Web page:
By Manolo Romero Escobar
If you already know the principles of general linear modeling (GLM) you are on the right path to understand Structural Equation Modeling (SEM).
As you could see from my previous post, SEM offers the flexibility of adding paths between predictors in a way that would take you several GLM models and still leave you with unanswered questions.
It also helps you use latent variables (as you will see in future posts).
GLM is just one of the pieces of the puzzle to fit SEM to your data. You also need to have an understanding of:
I hope you’re getting started using SPSS Syntax by hitting that Paste button when you use the menus.
But there are a few parts of SPSS you can’t do that with. Specifically, there are syntax commands for doing all the variable definitions that you usually fill out in the “Variable View” window. But there are no Paste buttons there, so you have to know how to write the syntax from scratch.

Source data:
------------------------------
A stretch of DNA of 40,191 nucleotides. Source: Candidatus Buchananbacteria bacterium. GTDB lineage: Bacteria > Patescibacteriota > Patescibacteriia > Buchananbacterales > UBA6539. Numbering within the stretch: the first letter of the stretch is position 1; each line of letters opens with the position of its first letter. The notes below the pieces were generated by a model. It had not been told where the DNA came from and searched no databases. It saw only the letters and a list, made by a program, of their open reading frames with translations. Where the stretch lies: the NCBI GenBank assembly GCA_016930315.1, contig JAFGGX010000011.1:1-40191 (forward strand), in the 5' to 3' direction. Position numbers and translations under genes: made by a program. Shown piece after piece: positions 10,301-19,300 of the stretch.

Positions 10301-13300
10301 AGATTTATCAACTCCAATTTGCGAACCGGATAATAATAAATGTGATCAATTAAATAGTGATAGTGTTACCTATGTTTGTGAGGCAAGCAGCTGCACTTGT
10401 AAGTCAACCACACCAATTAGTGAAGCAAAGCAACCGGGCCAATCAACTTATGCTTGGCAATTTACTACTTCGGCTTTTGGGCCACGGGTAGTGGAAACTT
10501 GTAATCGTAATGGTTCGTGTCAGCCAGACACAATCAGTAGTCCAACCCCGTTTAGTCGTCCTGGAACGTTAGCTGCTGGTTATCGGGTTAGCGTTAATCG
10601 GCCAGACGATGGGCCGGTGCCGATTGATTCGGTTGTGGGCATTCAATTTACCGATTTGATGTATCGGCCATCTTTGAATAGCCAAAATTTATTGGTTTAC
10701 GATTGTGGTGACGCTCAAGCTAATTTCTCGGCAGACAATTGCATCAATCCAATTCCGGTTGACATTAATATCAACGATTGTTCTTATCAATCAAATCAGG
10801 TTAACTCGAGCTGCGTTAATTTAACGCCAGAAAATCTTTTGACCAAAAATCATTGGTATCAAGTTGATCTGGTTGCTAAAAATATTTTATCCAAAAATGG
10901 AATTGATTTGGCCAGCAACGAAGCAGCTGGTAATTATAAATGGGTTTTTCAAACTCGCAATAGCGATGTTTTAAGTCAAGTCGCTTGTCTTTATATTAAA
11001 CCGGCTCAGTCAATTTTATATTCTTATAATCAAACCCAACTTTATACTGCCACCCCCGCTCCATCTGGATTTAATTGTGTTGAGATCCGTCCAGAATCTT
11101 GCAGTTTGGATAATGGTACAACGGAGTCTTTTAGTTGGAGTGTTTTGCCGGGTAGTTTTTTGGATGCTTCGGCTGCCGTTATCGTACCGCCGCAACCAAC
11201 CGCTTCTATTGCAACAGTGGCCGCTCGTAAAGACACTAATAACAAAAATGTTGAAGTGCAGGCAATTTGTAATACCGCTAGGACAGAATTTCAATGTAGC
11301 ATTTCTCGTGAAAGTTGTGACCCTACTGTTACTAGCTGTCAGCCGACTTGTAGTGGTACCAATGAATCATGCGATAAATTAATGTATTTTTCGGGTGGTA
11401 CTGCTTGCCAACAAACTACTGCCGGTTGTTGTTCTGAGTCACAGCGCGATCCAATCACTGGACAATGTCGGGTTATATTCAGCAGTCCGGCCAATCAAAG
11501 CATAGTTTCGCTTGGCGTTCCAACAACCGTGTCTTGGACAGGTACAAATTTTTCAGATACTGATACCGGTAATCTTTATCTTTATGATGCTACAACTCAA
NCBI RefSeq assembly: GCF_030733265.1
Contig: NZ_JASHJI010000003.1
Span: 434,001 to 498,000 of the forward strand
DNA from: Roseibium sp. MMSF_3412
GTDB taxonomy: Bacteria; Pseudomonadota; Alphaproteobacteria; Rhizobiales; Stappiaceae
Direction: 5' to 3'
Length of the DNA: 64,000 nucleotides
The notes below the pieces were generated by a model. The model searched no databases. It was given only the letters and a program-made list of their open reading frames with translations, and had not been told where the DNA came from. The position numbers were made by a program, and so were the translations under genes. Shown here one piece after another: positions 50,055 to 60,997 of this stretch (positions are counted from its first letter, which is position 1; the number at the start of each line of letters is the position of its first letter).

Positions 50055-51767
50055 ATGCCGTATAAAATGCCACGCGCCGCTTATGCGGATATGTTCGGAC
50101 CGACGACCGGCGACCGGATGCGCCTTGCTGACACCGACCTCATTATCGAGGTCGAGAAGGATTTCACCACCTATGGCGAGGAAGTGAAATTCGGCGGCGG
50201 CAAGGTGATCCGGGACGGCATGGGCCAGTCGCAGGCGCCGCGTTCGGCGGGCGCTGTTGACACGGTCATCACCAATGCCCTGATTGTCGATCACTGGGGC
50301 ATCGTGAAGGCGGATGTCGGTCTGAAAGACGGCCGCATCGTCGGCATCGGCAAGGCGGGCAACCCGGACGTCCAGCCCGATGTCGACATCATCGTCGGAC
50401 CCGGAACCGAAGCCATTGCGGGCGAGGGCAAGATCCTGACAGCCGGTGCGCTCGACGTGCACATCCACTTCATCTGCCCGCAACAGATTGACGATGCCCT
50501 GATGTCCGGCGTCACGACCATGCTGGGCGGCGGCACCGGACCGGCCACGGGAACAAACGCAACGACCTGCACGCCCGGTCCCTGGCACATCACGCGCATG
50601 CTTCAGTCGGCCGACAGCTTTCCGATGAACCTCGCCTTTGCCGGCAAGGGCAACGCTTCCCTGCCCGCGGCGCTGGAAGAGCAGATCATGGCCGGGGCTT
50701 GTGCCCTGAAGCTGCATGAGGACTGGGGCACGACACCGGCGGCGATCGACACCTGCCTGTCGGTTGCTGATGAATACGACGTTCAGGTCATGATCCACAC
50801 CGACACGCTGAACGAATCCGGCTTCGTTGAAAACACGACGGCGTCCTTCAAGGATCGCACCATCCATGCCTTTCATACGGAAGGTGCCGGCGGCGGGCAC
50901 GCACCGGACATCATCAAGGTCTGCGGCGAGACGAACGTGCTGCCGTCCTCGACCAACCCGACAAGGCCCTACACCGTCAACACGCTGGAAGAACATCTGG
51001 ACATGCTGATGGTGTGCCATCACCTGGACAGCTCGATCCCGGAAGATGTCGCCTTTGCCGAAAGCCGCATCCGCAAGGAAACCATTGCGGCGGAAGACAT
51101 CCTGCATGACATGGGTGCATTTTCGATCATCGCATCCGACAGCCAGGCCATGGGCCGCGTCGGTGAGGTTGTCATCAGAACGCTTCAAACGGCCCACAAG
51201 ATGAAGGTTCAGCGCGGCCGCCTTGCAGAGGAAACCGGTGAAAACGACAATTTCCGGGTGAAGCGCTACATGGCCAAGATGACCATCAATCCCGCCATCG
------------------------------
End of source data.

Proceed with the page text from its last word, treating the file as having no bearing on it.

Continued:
I find the three variable definitions that I use the most are defining Variable Labels, Value Labels and Missing Data codes. The syntax is simple and logical for all three, so I’m going to just give you the basic code, which you can keep on hand and edit as you need.
For a data set with the variables Gender, Smoke, and Exercise, with the following definitions:
Gender: 0=Male, 1=Female
Smoke: 1=Never 2=Sometimes 3=Daily
Exercise: 1=Never 2=Sometimes 3=Daily
For all three variables, 999 = a user-defined missing value
We could use the following code to give descriptive variable labels, encode the value labels, and define the missing data:
GENDER ‘Participant Gender’
SMOKE ‘Does Participant ever Smoke Cigarettes?’
EXERCISE ‘How Often Does Participant Exercise for a30 Minute Period?’.
Notice two things:
1. I could put all three Variable labels in the same Variable Label statement
2. There is a period at the end of the statement. This is required.
GENDER 0 ‘Male’ 1 ‘Female
GENDER SMOKE EXERCISE (999).
Since all three variables have the same missing data code, I could include them all in the same statement.
There are, of course syntax rules for all of these commands, but you can easily look them up in the Command Syntax Manual.
Want to learn more? If you’re just getting started with data analysis in SPSS, or would like a thorough refresher, please join us in our online workshop Introduction to Data Analysis in SPSS.